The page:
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SUPPLEMENTARY INFORMATION:

The NASA SRP is a suborbital spaceflight program primarily in support of space and earth sciences research activities sponsored by NASA. This program also provides applicable support to other government agencies as well as international sounding rocket groups and scientists. The program is a relatively low-cost, quick response effort. These experiments provide a variety of information, including high-altitude wind shear and velocity, density and temperature or particles in the upper atmosphere, and changes in the ionosphere. Sounding rocket payloads also yield valuable data on the natural conditions surrounding the Earth, Sun, stars, galaxies, nebulas, planets, and other phenomena.

NASA uses sounding rockets to allow scientists to conduct investigations at specified times and altitudes. Sounding rockets fly vertical flight trajectories from 48 kilometers (30 miles) to over 1,290 kilometers (800 miles) in altitude. Sounding rockets provide the only means for in situ measurements at altitudes between the maximum altitude of balloons (about 48 kilometers (30 miles)) and the minimum altitude for satellites (about 160 kilometers (100 miles)). The flight normally lasts less than 30 minutes. All of the motors used in the program use solid fuel and are relatively small.

The proposed action and NASA's preferred alternative is the continued operation of the NASA SRP, as presently managed. The FSEIS focuses on programmatic changes in the NASA SRP that have taken place since the original FEIS was issued in 1973 by deleting launch vehicles that are no longer used, adding new launch vehicles and systems currently being used, and reflecting changes in Federal and State environmental statutes and regulations. The FSEIS addresses both the overall environmental impacts of the SRP and the site-specific environmental impacts at and in the area of the three principal domestic sounding rocket sites: Wallops Flight Facility, Wallops Island, Virginia; White Sands Missile Range, White Sands, New Mexico; and Poker Flat Research Range near Fairbanks, Alaska. NASA investigated alternatives to sounding rockets; alternatives to current propellants; and alternatives to the launch sites at Wallops Island, Virginia, White Sands, New Mexico, and Poker Flat, Alaska. No alternative to the sounding rocket could provide the same quality of scientific data. Alternative propellants are impractical since they would result in decreased performance, generate other pollutants, or present other physical dangers. Launching at other than the established U.S. ranges on a continual basis is not practical since it would increase adverse environmental impacts due to construction activities without realizing any operational or environmental advantages.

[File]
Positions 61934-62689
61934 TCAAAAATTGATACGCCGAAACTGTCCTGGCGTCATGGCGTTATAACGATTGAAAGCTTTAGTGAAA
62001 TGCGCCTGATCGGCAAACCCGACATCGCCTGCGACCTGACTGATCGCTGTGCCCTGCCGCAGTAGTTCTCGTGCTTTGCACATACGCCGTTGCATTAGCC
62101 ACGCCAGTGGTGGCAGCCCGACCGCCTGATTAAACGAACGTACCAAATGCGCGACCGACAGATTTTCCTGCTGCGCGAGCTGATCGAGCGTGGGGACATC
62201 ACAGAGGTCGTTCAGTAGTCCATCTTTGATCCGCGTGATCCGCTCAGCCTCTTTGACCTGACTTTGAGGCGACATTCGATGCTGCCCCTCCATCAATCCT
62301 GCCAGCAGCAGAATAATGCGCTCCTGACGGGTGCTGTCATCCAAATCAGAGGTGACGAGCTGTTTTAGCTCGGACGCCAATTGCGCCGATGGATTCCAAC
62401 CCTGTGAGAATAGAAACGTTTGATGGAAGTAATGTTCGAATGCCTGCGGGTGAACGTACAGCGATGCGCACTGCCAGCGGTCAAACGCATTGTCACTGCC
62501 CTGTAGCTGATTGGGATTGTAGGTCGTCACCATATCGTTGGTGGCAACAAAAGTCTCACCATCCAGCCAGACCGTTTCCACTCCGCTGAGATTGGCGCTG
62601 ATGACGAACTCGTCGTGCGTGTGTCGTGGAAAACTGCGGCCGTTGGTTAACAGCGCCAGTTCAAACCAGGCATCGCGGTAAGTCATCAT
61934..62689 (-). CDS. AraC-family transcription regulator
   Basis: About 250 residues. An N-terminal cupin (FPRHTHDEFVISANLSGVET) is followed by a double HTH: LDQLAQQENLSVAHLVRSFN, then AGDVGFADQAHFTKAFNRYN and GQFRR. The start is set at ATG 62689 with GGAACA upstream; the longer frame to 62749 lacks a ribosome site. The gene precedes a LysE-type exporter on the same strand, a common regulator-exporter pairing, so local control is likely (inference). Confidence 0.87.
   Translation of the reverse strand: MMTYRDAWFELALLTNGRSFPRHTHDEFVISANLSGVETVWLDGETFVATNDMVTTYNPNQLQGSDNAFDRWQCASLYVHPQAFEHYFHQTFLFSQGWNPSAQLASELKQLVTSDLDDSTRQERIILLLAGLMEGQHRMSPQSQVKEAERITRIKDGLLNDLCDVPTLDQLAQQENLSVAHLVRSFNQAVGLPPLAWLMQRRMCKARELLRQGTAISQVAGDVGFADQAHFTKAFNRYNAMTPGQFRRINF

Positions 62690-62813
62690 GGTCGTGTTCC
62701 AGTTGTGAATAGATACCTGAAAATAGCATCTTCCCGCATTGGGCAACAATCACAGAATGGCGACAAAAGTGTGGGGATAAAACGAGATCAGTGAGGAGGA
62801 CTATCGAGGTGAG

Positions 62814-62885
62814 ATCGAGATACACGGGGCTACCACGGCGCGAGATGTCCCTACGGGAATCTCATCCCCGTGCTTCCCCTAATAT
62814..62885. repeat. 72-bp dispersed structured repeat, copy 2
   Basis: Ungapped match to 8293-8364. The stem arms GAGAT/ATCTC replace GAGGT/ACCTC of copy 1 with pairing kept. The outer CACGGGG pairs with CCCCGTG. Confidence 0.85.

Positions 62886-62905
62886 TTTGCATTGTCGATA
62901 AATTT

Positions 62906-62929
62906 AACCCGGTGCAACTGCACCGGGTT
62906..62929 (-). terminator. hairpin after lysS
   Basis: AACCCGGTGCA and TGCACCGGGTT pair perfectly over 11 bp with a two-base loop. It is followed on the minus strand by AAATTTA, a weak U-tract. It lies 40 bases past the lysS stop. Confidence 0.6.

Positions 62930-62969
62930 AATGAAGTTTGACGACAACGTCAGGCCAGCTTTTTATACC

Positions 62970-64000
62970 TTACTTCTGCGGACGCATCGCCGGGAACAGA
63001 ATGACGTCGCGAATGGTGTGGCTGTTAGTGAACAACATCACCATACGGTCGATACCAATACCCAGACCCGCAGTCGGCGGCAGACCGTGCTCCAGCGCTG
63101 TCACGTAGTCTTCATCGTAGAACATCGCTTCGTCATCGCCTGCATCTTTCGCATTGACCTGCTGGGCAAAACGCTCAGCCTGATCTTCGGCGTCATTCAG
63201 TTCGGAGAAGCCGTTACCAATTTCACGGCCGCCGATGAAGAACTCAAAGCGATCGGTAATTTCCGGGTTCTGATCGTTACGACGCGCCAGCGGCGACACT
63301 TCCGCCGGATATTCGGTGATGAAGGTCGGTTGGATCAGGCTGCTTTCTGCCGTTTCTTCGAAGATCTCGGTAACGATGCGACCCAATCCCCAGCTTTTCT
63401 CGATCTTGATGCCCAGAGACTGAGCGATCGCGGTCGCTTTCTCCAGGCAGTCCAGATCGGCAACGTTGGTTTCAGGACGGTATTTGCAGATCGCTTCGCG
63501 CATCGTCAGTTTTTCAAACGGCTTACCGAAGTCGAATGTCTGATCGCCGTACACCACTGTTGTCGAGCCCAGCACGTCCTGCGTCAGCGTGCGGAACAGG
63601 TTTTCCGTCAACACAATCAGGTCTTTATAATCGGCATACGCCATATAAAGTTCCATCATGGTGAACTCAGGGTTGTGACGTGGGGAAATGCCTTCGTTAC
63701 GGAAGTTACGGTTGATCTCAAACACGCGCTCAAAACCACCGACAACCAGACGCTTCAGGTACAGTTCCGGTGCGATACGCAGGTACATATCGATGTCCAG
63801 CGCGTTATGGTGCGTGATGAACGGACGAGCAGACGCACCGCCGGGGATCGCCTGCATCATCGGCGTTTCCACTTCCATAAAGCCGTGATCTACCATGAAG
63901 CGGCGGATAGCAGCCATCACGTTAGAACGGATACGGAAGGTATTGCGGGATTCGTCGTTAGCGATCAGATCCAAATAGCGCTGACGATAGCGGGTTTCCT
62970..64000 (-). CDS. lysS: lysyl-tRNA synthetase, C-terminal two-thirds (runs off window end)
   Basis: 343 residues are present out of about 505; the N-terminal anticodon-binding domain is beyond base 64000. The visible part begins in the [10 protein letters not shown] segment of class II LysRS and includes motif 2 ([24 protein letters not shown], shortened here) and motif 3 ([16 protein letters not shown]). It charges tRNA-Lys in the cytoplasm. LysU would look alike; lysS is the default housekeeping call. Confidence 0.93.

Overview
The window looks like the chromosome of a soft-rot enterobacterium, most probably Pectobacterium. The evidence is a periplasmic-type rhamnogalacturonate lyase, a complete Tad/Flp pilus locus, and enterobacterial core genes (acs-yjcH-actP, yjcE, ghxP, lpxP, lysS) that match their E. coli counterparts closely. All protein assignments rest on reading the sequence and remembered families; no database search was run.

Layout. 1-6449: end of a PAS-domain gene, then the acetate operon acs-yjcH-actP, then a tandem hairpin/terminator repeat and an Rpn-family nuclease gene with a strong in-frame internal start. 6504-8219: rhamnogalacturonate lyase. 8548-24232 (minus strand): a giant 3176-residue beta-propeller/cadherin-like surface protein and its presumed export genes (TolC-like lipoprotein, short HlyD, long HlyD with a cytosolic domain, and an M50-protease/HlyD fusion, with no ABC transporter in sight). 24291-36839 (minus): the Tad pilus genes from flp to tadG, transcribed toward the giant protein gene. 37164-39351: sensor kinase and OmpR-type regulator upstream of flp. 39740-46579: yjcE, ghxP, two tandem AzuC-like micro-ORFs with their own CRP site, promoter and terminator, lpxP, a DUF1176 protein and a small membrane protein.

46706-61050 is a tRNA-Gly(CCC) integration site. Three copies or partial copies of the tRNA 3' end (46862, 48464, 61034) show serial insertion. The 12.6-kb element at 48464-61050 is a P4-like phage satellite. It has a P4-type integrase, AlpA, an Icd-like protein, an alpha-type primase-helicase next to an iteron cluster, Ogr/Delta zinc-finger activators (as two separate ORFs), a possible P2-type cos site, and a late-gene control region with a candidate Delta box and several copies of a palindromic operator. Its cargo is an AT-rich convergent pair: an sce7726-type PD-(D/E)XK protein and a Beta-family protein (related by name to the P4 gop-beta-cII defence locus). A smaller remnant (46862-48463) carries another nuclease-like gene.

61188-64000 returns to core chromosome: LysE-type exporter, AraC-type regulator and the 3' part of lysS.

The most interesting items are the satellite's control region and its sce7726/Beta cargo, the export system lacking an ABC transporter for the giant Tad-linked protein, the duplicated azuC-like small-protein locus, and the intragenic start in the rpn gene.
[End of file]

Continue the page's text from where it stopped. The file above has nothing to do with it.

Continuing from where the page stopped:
Some sounding rocket campaigns are conducted at other U.S. sites and at foreign locations. Prior to deciding whether to conduct sounding rocket campaigns at sites other than the three specifically addressed in the FSEIS, NASA will undertake additional site-specific environmental review and documentation, as appropriate.

Comments on the draft supplemental environmental impact statement were solicited from Federal, State and local agencies, organizations, and the general public through: (a) Notices published in the Federal Register—NASA notice on June 12, 1995 (60 FR 30901), and U.S. Environmental Protection Agency notice on June 16, 1995 (60 FR 31716); and (b) notices in newspapers of general circulation in areas potentially subject to environmental impacts. Comments received have been addressed in the FSEIS.

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Jeffrey E. Sutton,

Associate Administrator for Management Systems.

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[FR Doc. 00-3808 Filed 2-16-00; 8:45 am]